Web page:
Nearly all the pollutants in our everyday environment can be found easily — albeit less problematically — when one leaves our planet’s surface. Ozone is the most ironic example, restricted at ground level and protected above. And the atmospheres of Mars and Venus are mostly carbon dioxide, which at least in our atmosphere, where it is only a trace gas, the Supreme Court says it can nonetheless be mitigated under the Clean Air Act.
On August 5, 2015, EPA personnel assigned to mitigate pollutants from the foreclosed Gold King Mine in Colorado caused the discharge of toxic wastewater into the Animas River watershed, releasing lead, arsenic, and other metals and toxic elements. Even though Colorado Governor Hickenlooper eventually declared the area a disaster zone, the delayed response and devastating environmental impacts from the Gold King Mine wastewater spill revealed an urgent need to address the nearly 500,000 Abandoned Mine Lands throughout the United States. According to the EPA, the total cost to clean up AMLs ranges from $50-70 billion. Although the burden of mitigating toxic pollutants from AMLs may appear to rest solely upon the federal government, the Comprehensive Environmental Response, Compensation, and Liability Act (CERCLA) mandates that the party responsible for AML hazardous contamination must assume financial responsibility.
Environmental agencies are increasingly transforming their approach to citizen science, from viewing it as a source of data primarily for education and awareness to a potential source of concrete value for their programs. Although this relationship has existed for some time, the emergence of new technologies, an increasingly aware public, and the rise of unexpected pollution events has reinvigorated the way agencies and the public work together.
As we are moving from an aggressively deregulatory period to one in which regulation is more likely to be seen as important in advancing environmental policy, let’s take a quick look at what to anticipate from the three branches of the federal government.
The first session of the International Network for Environmental Compliance and Enforcement (INECE) six-part citizen science webinar series explored the current and potential uses of citizen/community science initiatives to improve environmental monitoring, compliance, and enforcement around the world. Citizen science encompasses a broad range of activities, ranging from the use of low-cost hand-held air monitors by individuals to sophisticated, university-based monitoring networks and satellite monitoring plans by large environmental NGOs. These activities can raise awareness of environmental issues, inform agency actions including compliance and enforcement programs, and inform citizen litigation to stop polluting activities.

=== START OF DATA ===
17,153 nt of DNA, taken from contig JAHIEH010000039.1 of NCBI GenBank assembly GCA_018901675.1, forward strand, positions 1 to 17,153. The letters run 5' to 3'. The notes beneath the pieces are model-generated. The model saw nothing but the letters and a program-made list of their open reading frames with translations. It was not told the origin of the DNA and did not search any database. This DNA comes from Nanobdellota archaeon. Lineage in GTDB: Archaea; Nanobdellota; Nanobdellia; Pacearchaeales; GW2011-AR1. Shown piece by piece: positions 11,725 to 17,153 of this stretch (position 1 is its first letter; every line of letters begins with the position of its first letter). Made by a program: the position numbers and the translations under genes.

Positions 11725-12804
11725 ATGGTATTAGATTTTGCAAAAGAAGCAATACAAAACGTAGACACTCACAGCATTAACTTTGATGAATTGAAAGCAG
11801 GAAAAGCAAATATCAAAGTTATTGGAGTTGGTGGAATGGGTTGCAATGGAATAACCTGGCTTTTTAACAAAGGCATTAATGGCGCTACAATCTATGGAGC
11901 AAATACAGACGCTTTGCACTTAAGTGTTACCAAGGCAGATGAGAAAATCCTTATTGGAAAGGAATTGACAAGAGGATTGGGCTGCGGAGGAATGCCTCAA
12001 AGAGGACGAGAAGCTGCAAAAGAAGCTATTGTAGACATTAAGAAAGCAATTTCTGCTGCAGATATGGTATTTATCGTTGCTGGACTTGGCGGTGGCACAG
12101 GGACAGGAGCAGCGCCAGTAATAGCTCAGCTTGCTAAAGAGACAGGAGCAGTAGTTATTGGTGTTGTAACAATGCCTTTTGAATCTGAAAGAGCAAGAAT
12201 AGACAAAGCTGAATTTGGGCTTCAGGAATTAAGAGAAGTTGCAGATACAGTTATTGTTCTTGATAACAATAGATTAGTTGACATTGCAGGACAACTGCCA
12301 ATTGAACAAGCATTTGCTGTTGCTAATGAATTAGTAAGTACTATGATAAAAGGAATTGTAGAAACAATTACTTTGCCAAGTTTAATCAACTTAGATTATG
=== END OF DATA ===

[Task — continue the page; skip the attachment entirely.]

The fashion industry is thirsty. Every year, it consumes 93 billion cubic meters of water—enough for the survival of over 5 million people. The problems within the fashion industry go beyond water use. Due to the rise in fast fashion, global clothing production has exponentially increased, doubling between 2000 and 2014. Fashion is now the second-most polluting industry worldwide.
Heading Down Different Paths: An Update on PFAS Regulatory Developments in Northeastern States and at the Federal Level
In May 2016, EPA issued a lifetime Health Advisory (HA) of 70 parts per trillion (0.07 ug/L) for the combination of two per- and polyfluoroalkyl substances (PFAS) chemicals, PFOS and PFOA, in drinking water. EPA’s HA is not enforceable or regulatory—it provides technical information to state agencies and other public health officials on health effects, analytical methodologies, and treatment technologies associated with drinking water contamination. In EPA’s subsequent 2019 PFAS Action Plan, EPA noted that over 4,000 PFAS may have been manufactured and used in a variety of industries around the world since they were first synthesized in the 1940s. Because PFAS are water soluble, over time PFAS from firefighting foam, manufacturing sites, landfills, spills, air deposition from factories and other releases can seep into surface soils and potentially percolate into groundwater, thus implicating drinking water sources.
Environmental Protection Agency chief Andrew Wheeler proudly details the administration’s deregulatory record in a Newsweek opinion article published in late July. He frames his success story within President Trump’s January 2017 executive order requiring agencies to eliminate two regulations for each new one. While Wheeler touts the avoided costs, he doesn’t mention the avoided benefits the repealed rules would have provided.
Among the dizzying array of commercials and advertisements we see every day, a new electronic product seems to join the lineup every other month. Almost like clockwork, for example, Apple releases its newest edition of the iPhone early in the fall. The company generates worldwide anticipation for the new model, with people frantically pre-ordering and lining up hours in advance to purchase a phone they only plan to use until the following year, when Apple will once again release a newer, sleeker generation of the iPhone.
Numerous studies have shown that Black and Latinx communities in the United States face higher hospitalization and mortality rates from COVID-19 and are disproportionately harmed by the virus. While many cite comorbidities and underlying health issues as the reasons for this disparity, the root of this problem is systemic racism. Recent research has found that social determinants like access to healthcare, employment, and clean air and water are the true inequities that have made COVID-19 deadliest for communities of color.